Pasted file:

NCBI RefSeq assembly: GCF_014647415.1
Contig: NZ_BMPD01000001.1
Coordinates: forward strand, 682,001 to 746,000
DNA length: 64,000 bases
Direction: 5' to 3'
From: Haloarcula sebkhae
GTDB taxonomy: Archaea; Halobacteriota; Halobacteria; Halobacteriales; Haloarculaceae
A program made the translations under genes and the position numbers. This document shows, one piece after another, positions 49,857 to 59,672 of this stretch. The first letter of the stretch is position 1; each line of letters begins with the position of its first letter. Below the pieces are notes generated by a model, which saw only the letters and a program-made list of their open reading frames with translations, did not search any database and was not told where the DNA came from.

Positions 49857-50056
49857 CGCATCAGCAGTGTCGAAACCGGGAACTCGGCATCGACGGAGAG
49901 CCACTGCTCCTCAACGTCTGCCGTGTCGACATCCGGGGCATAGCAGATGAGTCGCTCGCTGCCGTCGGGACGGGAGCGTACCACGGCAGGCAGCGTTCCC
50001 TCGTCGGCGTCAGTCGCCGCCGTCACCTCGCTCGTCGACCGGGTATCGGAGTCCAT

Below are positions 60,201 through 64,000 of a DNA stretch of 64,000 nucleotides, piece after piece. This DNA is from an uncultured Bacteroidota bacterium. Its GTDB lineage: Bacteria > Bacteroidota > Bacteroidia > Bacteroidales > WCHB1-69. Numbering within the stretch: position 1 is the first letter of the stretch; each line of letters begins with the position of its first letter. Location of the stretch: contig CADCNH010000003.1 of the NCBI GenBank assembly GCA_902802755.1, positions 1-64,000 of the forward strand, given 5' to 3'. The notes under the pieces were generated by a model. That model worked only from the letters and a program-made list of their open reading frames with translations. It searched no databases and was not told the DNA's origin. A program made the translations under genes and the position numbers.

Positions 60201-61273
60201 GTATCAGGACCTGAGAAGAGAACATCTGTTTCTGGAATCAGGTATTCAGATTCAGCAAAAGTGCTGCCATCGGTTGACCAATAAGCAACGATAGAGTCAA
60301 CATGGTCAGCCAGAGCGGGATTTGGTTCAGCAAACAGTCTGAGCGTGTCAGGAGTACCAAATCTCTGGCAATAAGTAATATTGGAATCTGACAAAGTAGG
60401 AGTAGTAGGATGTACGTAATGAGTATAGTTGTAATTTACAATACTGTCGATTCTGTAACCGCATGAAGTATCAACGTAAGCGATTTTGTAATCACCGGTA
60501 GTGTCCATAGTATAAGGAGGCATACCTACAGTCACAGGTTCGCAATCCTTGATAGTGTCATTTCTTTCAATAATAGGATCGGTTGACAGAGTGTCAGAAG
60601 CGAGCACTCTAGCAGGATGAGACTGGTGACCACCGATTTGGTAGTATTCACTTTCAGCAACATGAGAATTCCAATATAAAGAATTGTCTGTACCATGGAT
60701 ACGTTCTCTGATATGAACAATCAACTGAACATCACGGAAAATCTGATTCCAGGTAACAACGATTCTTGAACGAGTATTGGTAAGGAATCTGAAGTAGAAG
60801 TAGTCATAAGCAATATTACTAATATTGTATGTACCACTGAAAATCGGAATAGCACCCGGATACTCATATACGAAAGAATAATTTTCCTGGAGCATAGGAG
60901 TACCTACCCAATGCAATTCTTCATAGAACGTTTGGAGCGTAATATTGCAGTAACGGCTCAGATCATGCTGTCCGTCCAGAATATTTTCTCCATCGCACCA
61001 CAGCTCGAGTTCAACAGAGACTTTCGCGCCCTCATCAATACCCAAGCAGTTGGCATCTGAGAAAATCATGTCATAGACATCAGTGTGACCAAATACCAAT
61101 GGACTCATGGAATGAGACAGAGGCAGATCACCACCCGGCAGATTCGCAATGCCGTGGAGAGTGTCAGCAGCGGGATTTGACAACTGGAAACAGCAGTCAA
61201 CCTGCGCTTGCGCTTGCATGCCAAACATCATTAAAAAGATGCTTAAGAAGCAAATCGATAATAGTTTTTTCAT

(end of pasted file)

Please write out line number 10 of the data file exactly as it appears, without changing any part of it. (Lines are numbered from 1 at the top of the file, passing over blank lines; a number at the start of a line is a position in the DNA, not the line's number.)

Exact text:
49857 CGCATCAGCAGTGTCGAAACCGGGAACTCGGCATCGACGGAGAG